Uwe Reinhardt: How the Medical Establishment Got the Treasury's Keys: "The proponents of Medicare... were anything but stupid.... Confronted by the health care sector with a harsh trade-off between their cherished vision for health care, on the one hand, and a sensible payment policy, on the other, they let their vision override economically sound payment policy. Millions upon millions of America’s senior citizens are indebted to them for a program that remains highly popular to this day. Younger leaders of medicine and the hospital industry would do well to recall this dubious social contract struck by their predecessors to appreciate that the countless amendments to Medicare and the ever-new regulations emanating from the program are just the byproduct of many skirmishes in a protracted and tenacious war over possession of the keys to the Treasury.... The fiercest generals in this war on the government’s side have been Republican stalwarts... Reagan and George H.W. Bush. Desperate over the ever-escalating costs of Medicare during the 1970s and ’80s, both presidents resorted to what has been described as a Soviet-style payment policy for Medicare: administered prices set by the central government for the whole country.... But the war over the keys to the Treasury will probably never be fully concluded.... In retrospect, it would have been better all around to cut a more rational deal from the outset."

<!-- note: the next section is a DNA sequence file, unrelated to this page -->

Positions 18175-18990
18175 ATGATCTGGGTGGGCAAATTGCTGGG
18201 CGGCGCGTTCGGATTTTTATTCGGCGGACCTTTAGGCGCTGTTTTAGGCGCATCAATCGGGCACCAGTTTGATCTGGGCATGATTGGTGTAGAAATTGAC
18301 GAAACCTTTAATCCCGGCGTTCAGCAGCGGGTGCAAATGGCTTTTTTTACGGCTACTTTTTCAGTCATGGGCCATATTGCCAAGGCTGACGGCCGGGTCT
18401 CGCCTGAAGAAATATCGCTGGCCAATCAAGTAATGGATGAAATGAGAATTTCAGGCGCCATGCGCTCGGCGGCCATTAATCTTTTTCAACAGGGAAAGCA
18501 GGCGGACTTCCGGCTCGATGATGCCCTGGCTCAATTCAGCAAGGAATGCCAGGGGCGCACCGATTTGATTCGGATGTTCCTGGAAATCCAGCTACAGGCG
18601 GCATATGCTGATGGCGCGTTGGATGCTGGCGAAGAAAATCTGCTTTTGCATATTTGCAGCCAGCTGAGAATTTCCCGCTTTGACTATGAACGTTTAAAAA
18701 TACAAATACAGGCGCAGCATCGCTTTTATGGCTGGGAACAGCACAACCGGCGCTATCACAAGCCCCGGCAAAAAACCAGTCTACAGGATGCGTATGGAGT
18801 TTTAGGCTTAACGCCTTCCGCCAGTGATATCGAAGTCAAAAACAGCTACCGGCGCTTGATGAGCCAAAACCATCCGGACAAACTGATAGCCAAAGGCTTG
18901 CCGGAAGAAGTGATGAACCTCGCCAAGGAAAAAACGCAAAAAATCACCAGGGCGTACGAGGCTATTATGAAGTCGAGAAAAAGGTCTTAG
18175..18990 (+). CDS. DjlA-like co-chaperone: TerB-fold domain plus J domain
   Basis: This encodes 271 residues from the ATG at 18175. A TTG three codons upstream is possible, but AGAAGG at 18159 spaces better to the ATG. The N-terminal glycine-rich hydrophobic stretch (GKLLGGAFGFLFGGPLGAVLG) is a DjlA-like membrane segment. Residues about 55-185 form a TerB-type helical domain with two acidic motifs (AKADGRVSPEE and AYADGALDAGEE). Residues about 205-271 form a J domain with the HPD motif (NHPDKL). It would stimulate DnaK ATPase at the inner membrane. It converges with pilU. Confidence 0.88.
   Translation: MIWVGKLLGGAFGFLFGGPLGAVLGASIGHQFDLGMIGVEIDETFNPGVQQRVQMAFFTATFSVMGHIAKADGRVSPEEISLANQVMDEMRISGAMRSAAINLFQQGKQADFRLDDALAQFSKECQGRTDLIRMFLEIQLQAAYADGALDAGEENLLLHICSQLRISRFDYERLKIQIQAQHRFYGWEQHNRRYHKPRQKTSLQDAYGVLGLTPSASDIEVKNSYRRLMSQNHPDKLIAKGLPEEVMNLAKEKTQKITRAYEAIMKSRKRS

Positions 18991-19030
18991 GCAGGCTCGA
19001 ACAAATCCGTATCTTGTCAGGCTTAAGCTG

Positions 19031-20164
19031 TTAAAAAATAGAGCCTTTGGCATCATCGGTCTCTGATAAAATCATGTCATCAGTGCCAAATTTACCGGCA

Glenn Greenwald: On the Meaning of Journalistic Independence: "This morning, I see that some people are quite abuzz about a new Pando article 'revealing' that the foundation of Pierre Omidyar, the publisher of First Look Media which publishes The Intercept, gave several hundred thousand dollars to a Ukraininan 'pro-democracy' organization.... This, apparently, is some sort of scandal.... That several whole hours elapsed since the article was published on late Friday afternoon without my commenting is, for some, indicative of disturbing stonewalling.... The Pando article adopts the tone of bold investigative journalism that intrepidly dug deep into secret materials.... But as I just discovered with literally 5 minutes of Googling, the Omidyar Network’s support for the Ukrainian group in question, Centre UA, has long been publicly known: because the Omidyar Network announced the investment at the time in a press release and then explained it on its website..."
- Mike Lofgren: Essay: Anatomy of the Deep State
- Adam Bonica et al.: Why Hasn’t Democracy Slowed Rising Inequality?
Kevin O'Rourke: Whither the Euro?: "Europe is now defined by the constraints it imposes on governments, not by the possibilities it affords them to improve the lives of their people. This is politically unsustainable. There are two solutions: jump forward to a federal political Europe... or return to a European Union without a single currency.... The latter option will require capital controls, default in several countries, measures to deal with the ensuing financial crisis, and agreement about how to deal with legacy debt and legacy contracts. The demise of the euro would be a major crisis, no doubt about it. We shouldn’t wish for it. But if a crisis is inevitable then it is best to get on with it.... Whichever way we jump, we have to do so democratically, and there is no sense in waiting forever. If the euro is eventually abandoned, my prediction is that historians 50 years from now will wonder how it ever came to be introduced in the first place."